Index of Multiple deprivation Scotland

Clifford McDowell

Index of Multiple deprivation Scotland

In the 1970s, government officials decided to gain an idea of the breadth and depth of rural and urban poverty by creating the Index of Multiple deprivation Scotland.

Index of Multiple deprivation Scotland (summary) are released by the Scottish Government, they are a measure of relative and collective deprivation at the Data Zone layer (equivalent to English LSOAs), commonly referred to as neighbourhoods. It recognises that some individuals living in deprived areas do not themselves live in deprivation. Conversely, some in affluent areas live in deprivation. The Index of Multiple deprivation measure helps Scotland governments at all levels recognise which neighbourhoods as a whole struggle relative to other areas and apply policy accordingly.

England, Scotland, Wales, and Northern Ireland all maintain separate Index of Multiple deprivation which conform to each area’s unique social, cultural, and economic construct.

The Scottish government relies on 28 separate indicators of deprivation to provide a complete picture of each neighbourhood. Analysts consolidate the 28 indicators into seven domains of deprivation to create multiple measures of deprivation. The resulting numbers provide as objective a ranking as possible for every officially designated neighbourhood across the country.

The seven subdomains are:

  • The Employment domain (12) is created using 3 indicators, Unemployment Claimant Count averaged over 12 months, Working age Incapacity Benefit or Employment Support Allowance recipients and Working-age Severe Disablement Allowance recipients.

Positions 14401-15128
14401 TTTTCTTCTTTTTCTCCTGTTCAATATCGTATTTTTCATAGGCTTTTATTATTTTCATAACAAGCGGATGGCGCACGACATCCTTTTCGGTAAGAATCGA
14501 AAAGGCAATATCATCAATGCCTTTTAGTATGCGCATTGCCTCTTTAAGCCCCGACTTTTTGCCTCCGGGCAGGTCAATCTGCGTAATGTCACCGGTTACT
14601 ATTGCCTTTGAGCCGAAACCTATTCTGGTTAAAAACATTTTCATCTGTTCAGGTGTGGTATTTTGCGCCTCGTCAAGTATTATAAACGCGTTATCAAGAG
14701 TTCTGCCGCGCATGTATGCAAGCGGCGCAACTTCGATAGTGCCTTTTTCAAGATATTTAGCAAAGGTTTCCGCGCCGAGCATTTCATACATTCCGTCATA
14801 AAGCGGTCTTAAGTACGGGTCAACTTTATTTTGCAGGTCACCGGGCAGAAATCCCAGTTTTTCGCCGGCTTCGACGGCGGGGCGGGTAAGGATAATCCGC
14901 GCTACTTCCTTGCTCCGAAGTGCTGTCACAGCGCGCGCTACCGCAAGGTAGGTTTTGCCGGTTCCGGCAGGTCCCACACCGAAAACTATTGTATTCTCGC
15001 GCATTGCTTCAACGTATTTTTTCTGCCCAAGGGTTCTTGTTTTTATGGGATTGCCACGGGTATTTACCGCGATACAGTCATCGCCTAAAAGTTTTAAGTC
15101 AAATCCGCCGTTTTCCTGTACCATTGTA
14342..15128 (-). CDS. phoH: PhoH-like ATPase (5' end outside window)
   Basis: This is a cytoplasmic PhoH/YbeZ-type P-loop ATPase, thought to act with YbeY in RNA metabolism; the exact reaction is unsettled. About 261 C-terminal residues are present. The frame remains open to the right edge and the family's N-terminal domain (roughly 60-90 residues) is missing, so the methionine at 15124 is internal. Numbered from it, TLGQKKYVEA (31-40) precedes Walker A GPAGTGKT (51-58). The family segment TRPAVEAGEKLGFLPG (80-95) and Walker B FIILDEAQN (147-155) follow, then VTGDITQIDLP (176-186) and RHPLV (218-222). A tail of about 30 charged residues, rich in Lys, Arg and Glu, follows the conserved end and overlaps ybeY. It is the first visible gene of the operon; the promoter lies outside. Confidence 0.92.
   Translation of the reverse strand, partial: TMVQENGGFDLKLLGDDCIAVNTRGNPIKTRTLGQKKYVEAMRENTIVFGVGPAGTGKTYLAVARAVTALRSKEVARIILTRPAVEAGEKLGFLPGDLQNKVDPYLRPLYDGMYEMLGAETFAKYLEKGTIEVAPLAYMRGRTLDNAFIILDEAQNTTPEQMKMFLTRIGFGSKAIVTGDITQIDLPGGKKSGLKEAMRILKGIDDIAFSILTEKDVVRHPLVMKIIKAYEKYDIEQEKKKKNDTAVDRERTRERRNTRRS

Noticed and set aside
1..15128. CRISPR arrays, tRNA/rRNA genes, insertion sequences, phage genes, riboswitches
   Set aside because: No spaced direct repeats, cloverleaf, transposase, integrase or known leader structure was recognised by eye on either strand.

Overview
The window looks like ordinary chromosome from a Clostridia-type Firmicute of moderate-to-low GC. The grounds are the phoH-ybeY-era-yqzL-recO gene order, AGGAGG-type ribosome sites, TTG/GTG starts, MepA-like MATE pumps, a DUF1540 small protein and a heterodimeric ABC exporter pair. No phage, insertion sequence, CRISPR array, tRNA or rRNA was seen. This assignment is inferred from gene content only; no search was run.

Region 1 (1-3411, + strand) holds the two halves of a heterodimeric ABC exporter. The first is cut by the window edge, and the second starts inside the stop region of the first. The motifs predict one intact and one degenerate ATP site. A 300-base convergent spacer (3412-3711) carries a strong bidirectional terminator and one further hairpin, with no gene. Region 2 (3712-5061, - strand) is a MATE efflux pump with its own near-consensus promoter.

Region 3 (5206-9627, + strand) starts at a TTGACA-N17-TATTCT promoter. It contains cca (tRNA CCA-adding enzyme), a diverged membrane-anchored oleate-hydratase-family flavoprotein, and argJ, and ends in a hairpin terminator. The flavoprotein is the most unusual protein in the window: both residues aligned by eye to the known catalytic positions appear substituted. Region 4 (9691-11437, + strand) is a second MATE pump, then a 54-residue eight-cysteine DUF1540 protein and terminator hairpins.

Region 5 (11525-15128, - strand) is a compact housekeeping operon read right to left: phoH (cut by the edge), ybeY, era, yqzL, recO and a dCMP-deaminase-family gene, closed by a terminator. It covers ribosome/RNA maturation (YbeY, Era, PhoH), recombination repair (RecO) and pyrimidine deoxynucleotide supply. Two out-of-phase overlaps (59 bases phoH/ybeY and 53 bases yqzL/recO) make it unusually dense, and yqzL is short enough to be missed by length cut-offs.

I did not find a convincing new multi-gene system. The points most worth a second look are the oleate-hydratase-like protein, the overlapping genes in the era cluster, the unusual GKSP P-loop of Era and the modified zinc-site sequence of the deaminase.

• The Income domain (12) is created using 5 indicators, Income Support and Income-based Employment Support Allowance claimants (16-59), Job Seekers Allowance and Guaranteed Pension Credit Claimants (All ages), Universal Credit claimants with no employment marker, Number of children in JSA, IS or ESA households and Number of Adults and children dependent on adults in receipt of tax credits.
  • The Crime domain (2) is created using 6 reported crime categories, these include, Domestic housebreaking, Drug offences, Common assault, Crimes of violence, Vandalism and Sexual offences.
  • The Housing domain (1) is created using 2 indicators, Persons in households which are overcrowded and Persons in households without central heating
  • The Health domain (6) is created using 7 indicators, Standardised Mortality Ratio, Hospital stays related to alcohol misuse, Hospital stays related to drug misuse, Comparative Illness Factor, Emergency stays in hospital, Proportion of population being prescribed drugs for anxiety, depression or psychosis and Proportion of live singleton births of low birth weight
  • The Education domain (6) is created using 5 indicators, School pupil attendance, School pupil performance, Working-age people with no qualifications, 17-21-year-olds enrolling into full time higher education and School leavers aged 16-19 not in education, employment or training
  • The Access domain (4) is created using 2 measures, one based on drive time and other on public transport. Drive time includes time to GP, to retail centre, to petrol station, to primary and secondary schools and post office. Public transport measures time to GP, to retail centre and post office.

The above Domain scores are ranked using Scottish Data Zones (with 1 being the most deprived and 6,976 the least) to create individual domain ranks. Each domain rank is standardised and transformed to an exponential distribution using standard methodology; these values are combined using the weights shown in the brackets above to create an overall Index of Multiple deprivation for Scotland.


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